Despite the overarching influence of the traditional categorical diagnostic system for mental health problems, there is now a substantial body of evidence and paradigm shift occurring towards transdiagnostic approaches to classification, research, and treatment of mental health difficulties. This is in part due to the growing recognition that the traditional diagnostic system is no longer fit for purpose (Dalgleish et al., 2020), as well as the increasing body of supportive evidence for transdiagnostic approaches (Andersen, Toner, Bland, & McMillan, 2016; Newby, McKinnon, Kuyken, Gilbody, & Dalgleish, 2015; Pearl & Norton, 2017; Reinholt & Krogh, 2014).
Clinical guidelines that are based on a categorical diagnostic system have led to a self-perpetuating cycle of development and endorsement of single-disorder-focused treatment approaches (e.g., the United Kingdom’s National Institute for Health and Care Excellence (NICE; Pilling, Whittington, Taylor, & Kendrick, 2011)). While there is some recognition of comorbid conditions, the large majority of recommended intervention packages are diagnosis-based. We can do better, and a growing number of researchers are making significant contributions to the evidence base for transdiagnostic protocols. Reinholt et al.’s study (2021) makes one such addition with their RCT for transdiagnostic group therapy for anxiety and depression.
David Barlow recognised that most psychological treatment approaches began as “adiagnostic” or “transdiagnostic”, and then over time these have been partitioned and refined for specific diagnostic presentations (Barlow, Allen & Choate, 2004). Over the past 20 or so years, a number of transdiagnostic clinical interventions have evolved that “. . . apply the same underlying treatment principles across mental disorders, without tailoring the protocol to specific diagnoses” (McEvoy, Nathan, & Norton, 2009, p. 21).
Numerous studies and reviews have found that transdiagnostic psychological treatments are equivalent or superior compared to comparison or control interventions which include either a diagnosis-specific intervention control, treatment-as-usual, or a waitlist control (Andersen, Toner, Bland, & McMillan, 2016; Newby, McKinnon, Kuyken, Gilbody, & Dalgleish, 2015; Pearl & Norton, 2017; Reinholt & Krogh, 2014). These reviews note the value in this work, but also recognise the need for further evidence supporting the added value of transdiagnostic treatments compared to existing interventions.
As part of the call for high-quality, large-scale RCTs with robust comparison conditions, Reinholt et al. delivered the Unified Protocol for Transdiagnostic Treatment of Emotional Disorders (UP) in a group format, and compared it to diagnosis-specific cognitive behavioral therapy (dCBT) for anxiety and depression in outpatient mental health services. Reinholt et al. hypothesized that the UP would not perform worse than dCBT in group treatment of anxiety disorders and depression, measured by subjective well-being (primary outcome) and symptoms (secondary outcomes) at the end-of-treatment.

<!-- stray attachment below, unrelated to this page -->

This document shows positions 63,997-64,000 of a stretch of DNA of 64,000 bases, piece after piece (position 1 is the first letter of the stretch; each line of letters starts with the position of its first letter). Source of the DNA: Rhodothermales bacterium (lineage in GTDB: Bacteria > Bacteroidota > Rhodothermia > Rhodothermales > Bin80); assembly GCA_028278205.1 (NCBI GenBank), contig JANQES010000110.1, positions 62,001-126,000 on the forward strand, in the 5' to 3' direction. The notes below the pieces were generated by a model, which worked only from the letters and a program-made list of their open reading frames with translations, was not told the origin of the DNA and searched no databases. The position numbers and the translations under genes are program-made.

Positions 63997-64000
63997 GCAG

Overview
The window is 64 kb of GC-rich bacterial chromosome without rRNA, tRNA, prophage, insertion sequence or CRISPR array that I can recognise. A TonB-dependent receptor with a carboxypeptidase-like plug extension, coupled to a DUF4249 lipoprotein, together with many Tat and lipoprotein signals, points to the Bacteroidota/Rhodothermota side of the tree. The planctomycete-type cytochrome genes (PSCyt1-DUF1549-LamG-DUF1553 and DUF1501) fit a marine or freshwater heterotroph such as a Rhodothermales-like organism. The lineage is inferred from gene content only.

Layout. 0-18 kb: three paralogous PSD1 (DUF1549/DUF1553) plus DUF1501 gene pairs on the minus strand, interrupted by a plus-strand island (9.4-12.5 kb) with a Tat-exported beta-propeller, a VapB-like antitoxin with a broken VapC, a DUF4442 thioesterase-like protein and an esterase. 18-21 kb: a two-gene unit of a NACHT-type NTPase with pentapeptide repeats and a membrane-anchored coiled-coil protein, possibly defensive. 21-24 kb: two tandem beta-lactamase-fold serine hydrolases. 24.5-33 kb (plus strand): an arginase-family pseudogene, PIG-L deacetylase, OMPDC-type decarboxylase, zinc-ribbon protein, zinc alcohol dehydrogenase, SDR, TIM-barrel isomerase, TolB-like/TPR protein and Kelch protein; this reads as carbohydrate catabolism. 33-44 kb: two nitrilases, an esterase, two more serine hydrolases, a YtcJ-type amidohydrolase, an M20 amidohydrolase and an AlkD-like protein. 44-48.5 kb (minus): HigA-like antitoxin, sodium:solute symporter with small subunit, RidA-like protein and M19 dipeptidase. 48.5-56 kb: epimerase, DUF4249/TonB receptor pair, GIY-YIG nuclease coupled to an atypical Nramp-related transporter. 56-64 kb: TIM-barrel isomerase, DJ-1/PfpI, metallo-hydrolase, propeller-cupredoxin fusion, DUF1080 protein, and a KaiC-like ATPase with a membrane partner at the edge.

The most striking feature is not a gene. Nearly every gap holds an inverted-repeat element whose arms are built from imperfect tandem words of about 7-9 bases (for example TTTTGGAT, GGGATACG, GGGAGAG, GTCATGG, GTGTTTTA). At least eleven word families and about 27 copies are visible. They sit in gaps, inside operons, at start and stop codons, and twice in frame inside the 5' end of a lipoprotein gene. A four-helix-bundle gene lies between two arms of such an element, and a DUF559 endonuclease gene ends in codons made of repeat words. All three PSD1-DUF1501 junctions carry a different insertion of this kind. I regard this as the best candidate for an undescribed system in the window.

The study team conducted a non-inferiority, randomised controlled trial (RCT), and assigned 291 participants with major depressive disorder, social anxiety disorder, panic disorder, or agoraphobia to 14 weekly sessions in transdiagnostic UP or single-diagnosis dCBT groups. The primary outcome was scores on the World Health Organisation 5 Well-Being Index (WHO-5) at the end of the treatment. Secondary outcomes were work and social functioning and both self-reported and clinician-rated symptoms of depression/anxiety. They assessed outcomes at baseline, end-of-treatment, and at a 6-month follow-up. A modified per-protocol and intent-to-treat analysis was performed.
At end-of-treatment, mean wellbeing scores for participants in the transdiagnostic UP group (n = 148) were non-inferior to those of participants in single diagnosis dCBT (n = 143; mean difference -2.94; 95% CI -8.10 to 2.21). Results on the wellbeing measure were inconclusive at the 6-month follow-up, as the outcomes for the dCBT group were significantly better than outcomes for the UP on the WHO-5, but the 95% confidence interval included the non-inferiority limit of a 9-point difference between the groups so the authors could not confirm inferiority status. Results for work and social functioning and depression/anxiety symptoms were non-inferior at both end-of-treatment and the 6-month follow-up. Participant satisfaction and rates of attrition, response, remission, and deterioration were similar across conditions.
Reinholt et al.’s RCT demonstrated that group-delivered UP was not worse than dCBT on measures of wellbeing, work and social functioning, and depression/anxiety symptoms for major depressive disorder, social anxiety disorder, panic disorder, and agoraphobia at the end of treatment in outpatient mental health services. The results at the 6-month follow-up were inconclusive, so the long-term effects of UP on well-being need further investigation, however, the results for symptom measures and exploratory outcomes at the 6-month follow-up showed that they were no worse than dCBT. This study suggests that the UP should be considered a viable alternative to dCBT for common anxiety disorders and depression in outpatient mental health services, particularly in light of the finding that client satisfaction and participant engagement and response to treatment were similar across conditions.
Strengths and limitations